Turkish President Recep Tayyip Erdogan considered that the European Union needs his country, stressing that it is still looking forward to membership of the Union despite the obstacles.
In a message published on Sunday by Erdogan on the occasion of “Europe Day” that falls on May 9 each year, he said that the biggest obstacle to the European Union’s transformation into a strong global player is its “lack of patience and strategic vision.”
Erdogan pointed out that the European Union needs a new institutional structure, a review of decision-making mechanisms, and a new vision and discourse.
The Turkish president referred to the challenges facing the European Union, such as the refugee crisis, hostility to Islam and foreigners, financial fragility, the repercussions of Britain’s exit from it, and the Corona pandemic.
Erdogan considered that solving the problems facing the Union depends on solidarity and cooperation, and again adopting a comprehensive and courageous perspective.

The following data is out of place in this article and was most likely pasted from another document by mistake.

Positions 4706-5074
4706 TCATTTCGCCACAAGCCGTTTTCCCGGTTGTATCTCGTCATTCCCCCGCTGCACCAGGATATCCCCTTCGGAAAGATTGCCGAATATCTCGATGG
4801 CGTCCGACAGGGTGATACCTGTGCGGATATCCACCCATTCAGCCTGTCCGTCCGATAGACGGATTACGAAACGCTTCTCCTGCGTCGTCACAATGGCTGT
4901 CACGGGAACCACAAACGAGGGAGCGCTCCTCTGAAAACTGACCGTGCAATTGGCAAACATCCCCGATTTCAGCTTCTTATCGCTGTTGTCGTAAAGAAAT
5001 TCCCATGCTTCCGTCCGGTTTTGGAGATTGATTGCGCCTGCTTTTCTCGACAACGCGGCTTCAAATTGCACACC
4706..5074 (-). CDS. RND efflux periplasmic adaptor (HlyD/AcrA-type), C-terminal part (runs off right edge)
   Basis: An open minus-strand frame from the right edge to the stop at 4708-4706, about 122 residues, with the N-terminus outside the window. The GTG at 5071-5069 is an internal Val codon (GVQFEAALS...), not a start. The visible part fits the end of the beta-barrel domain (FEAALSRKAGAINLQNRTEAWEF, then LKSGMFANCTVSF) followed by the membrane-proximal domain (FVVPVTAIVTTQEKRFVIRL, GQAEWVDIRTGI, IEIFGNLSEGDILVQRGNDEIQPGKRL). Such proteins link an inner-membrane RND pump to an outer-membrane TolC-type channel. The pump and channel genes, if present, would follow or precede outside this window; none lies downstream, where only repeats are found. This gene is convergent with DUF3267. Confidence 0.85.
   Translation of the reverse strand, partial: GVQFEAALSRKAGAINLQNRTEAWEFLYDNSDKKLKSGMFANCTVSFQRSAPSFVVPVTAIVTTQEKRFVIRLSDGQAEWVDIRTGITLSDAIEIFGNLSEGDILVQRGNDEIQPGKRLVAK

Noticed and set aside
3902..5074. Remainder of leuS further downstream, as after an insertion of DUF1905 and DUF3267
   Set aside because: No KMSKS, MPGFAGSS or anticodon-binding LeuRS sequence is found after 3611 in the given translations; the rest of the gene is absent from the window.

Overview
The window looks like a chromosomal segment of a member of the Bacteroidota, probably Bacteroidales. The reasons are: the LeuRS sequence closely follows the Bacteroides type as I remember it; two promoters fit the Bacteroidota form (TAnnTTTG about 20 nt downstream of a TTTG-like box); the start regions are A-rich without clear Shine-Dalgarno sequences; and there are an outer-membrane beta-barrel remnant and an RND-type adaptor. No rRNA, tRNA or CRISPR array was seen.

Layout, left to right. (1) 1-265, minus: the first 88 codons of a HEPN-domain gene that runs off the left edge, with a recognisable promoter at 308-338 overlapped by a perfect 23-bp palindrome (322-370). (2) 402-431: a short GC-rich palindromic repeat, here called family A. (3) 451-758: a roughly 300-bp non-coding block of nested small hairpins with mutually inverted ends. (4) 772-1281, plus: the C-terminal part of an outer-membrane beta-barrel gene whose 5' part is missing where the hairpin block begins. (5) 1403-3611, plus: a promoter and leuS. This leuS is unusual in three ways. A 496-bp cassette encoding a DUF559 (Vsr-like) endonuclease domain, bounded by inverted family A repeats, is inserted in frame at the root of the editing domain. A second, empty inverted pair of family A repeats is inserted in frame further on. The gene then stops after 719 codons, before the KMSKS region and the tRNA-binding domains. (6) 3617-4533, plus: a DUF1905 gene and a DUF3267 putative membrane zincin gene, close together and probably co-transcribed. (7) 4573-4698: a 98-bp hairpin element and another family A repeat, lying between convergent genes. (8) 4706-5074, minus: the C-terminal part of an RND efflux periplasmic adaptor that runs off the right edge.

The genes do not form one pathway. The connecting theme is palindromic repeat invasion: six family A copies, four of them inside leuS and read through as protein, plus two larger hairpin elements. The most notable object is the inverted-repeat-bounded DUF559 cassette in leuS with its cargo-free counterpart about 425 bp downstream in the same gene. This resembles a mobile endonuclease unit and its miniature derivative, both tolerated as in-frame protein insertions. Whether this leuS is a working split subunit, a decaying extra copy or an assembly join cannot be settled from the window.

He added, “It is very clear that the European Union will not be able to continue its existence in a strong way without the contribution and support of our country.”
Erdogan also stressed that Turkey – which is part of Europe historically and geographically – is ready to do what is required of it in terms of contributing to solving the problems facing the Union and increasing its effectiveness.
The Turkish President accused the European Union of not fulfilling its promises to Turkey and putting obstacles in the way of its accession to it, and said that some member states are transferring their differences with Turkey to the corridors of the union, which harms Turkish-European relations and weakens the ability of the Union to confront global threats.
On April 6, Erdogan met with the President of the European Union Council, Charles Michel, and the President of the European Commission, Ursula von der Leyen, who visited Ankara at his official invitation, in an attempt to de-escalate the tension between the two sides.
That visit came after European Union leaders said they were ready to discuss modernizing the customs union and extending the immigration treaty with Ankara, warning at the same time of the possibility of imposing sanctions on Turkey if it resumed exploration for energy sources in the eastern Mediterranean.